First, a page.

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Where can i find work with this conviction it is so hard to find work now. i am a chef by trade and cant get a job im am good at

Montebello, CA |

I had a heated arguement with my wife lots of name calling foul mouth words threats to each other but no hitting or weapans cops were called i was arrested for domestic violence
and it ruiend my life cant find any work but still with my family

Attorney Answers 3

  1. If you are on probation, try contacting your probation officer and ask if his or her office has a list of suitable employers who are known for giving second chances to people with convictions. State parole offices may have such information, as well.

    They say you get what you pay for, and this response is free, so take it for what it is worth. This is my opinion based on very limited information. My opinion should not be taken as legal advice. For true advice, we would require a confidential consultation where I would ask you questions and get your complete story. This is a public forum, so remember, nothing here is confidential. Nor am I your attorney. I do not know who you are and you have not hired me to provide any legal service. To do so would require us to meet and sign written retainer agreement. My responses are intended for general information only.

  2. Were you arrested or convicted? You don't have to disclose arrests.

    Unless it asks for criminal convictions on the job application, I doubt that the restaurant would do an extensive criminal background check on a chef.

    If the issue comes up during an interview, just be honest and explain yourself and describe the steps you took to get back in control of your emotions and become a better man. We all make mistakes.

    David Mallen

    David A. Mallen offers answers on Avvo for general information only. This offer of free, general answers is not intended to create an attorney-client relationship. If you need specific advice regarding your legal question, you should consult an attorney confidentially. Many experienced California labor and employment attorneys, including David A. Mallen offer no-risk legal consultations to employers and employees at no charge. David A. Mallen is licensed to practice law before all state and federal courts in California, as well as the California Labor Commissioner and the California Unemployment Insurance Appeals Board. Failure to take legal action within the time periods prescribed by law could result in the loss of important legal rights and remedies.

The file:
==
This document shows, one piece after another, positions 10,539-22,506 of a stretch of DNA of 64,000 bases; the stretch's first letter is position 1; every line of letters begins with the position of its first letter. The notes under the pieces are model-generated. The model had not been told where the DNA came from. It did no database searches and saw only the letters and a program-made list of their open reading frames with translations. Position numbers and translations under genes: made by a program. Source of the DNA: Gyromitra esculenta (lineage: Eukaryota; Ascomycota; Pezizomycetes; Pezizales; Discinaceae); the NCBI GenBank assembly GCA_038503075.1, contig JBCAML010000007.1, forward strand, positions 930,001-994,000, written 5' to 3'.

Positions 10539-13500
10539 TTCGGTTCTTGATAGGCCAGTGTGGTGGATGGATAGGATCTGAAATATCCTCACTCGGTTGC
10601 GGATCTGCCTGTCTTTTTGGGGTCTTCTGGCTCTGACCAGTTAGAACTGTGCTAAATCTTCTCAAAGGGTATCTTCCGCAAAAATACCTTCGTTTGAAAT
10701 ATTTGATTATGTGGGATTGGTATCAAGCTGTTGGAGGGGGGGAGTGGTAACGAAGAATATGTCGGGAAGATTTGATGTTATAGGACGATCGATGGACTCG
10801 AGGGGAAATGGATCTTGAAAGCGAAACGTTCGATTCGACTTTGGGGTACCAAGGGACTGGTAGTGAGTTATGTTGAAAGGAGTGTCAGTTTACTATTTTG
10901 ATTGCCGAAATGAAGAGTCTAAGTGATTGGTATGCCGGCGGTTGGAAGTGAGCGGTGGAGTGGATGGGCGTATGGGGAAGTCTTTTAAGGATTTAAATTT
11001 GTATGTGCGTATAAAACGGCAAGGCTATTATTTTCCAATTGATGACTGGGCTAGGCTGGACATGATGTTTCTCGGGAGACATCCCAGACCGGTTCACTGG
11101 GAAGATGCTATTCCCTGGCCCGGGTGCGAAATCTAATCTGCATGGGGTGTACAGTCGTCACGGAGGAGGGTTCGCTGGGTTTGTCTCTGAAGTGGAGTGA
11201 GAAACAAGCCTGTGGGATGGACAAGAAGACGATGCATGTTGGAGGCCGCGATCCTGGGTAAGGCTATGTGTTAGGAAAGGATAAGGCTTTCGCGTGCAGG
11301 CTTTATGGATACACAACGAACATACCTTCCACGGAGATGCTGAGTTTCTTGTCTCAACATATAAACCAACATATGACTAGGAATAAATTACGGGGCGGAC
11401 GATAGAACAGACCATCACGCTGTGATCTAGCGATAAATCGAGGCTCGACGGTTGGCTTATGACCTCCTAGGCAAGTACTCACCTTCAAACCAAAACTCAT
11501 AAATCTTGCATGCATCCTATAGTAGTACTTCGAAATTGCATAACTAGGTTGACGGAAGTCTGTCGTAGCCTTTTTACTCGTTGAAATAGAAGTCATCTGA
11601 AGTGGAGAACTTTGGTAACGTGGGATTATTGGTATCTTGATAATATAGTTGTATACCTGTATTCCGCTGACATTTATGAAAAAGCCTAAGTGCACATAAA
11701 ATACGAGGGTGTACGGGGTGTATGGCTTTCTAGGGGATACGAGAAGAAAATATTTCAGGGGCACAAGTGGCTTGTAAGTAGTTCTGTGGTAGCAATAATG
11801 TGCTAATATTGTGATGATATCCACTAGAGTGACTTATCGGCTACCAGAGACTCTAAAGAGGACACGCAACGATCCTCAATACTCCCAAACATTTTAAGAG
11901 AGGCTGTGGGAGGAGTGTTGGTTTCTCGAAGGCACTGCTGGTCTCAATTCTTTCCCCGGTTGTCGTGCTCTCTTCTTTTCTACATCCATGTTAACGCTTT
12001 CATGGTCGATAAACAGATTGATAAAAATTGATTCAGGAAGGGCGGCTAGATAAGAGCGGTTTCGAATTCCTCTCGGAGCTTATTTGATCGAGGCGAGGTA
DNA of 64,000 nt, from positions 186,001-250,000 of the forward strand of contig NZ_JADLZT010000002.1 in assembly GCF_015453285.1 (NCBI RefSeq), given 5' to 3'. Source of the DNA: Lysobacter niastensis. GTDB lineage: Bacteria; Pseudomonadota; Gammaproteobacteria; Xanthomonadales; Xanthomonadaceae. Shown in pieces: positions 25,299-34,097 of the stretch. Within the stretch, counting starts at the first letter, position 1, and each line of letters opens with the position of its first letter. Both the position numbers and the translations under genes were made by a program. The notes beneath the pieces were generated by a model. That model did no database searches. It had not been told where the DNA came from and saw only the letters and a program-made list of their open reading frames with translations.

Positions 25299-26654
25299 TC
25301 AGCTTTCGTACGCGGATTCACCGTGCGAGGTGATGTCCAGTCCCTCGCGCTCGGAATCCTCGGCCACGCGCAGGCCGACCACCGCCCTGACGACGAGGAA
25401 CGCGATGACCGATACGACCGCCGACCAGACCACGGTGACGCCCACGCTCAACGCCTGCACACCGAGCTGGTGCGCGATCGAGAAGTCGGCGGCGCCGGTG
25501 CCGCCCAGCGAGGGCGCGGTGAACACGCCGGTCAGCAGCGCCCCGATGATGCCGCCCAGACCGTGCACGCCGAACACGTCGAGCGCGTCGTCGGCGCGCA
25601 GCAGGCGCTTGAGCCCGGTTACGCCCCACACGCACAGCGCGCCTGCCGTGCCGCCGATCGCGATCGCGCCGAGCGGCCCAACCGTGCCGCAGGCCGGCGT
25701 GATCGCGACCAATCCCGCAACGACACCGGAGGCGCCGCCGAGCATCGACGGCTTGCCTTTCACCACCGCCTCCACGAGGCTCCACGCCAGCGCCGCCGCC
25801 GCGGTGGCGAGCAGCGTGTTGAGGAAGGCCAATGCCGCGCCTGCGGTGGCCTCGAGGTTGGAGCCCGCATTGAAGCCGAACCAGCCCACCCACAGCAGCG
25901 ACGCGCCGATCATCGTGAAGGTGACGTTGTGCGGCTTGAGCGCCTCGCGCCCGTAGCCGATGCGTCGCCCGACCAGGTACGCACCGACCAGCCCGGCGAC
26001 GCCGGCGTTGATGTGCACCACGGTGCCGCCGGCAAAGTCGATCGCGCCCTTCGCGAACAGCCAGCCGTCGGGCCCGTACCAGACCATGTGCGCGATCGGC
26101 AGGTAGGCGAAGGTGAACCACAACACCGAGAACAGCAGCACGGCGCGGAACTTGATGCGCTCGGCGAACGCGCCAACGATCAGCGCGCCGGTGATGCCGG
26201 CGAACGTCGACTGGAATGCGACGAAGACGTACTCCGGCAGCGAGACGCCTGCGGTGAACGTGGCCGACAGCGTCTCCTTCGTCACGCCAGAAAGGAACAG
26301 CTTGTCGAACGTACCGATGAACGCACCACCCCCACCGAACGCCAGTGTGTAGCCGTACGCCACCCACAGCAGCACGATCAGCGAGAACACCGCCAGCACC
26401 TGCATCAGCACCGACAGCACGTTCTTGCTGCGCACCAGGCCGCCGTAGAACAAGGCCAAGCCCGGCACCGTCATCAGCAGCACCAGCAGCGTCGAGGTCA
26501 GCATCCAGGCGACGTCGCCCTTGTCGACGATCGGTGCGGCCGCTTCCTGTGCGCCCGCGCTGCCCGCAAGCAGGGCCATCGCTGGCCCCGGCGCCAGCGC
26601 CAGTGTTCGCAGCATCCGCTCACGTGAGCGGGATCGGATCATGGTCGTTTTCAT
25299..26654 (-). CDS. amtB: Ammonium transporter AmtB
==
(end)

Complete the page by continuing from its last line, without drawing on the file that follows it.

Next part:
3. Unless you are applying for a law enforcement or sensitive government facility job, your employer may not ask you about arrests, only convictions. If you have a conviction, you can probably have it expunged after the passage of a certain amount of time. In the mean time, if you were convicted, disclose it on the application or state "will explain" on the application so that you get a chance to tell the employer it had nothing to do with your honesty or trustworthiness.

    If you have gone through some anger management therapy as a result of the arrest, that would be a good thing to disclose as well.

    Good luck to you.

    This answer should not be construed to create any attorney-client relationship. Such a relationship can be formed only through the mutual execution of an attorney-client agreement. The answer given is based on the extremely limited facts provided and the proper course of action might change significantly with the introduction of other facts. All who read this answer should not rely on the answer to govern their conduct. Please seek the advice of competent counsel after disclosing all facts to that attorney. This answer is intended for California residents only. The answering party is only licensed to practice in the State of California.

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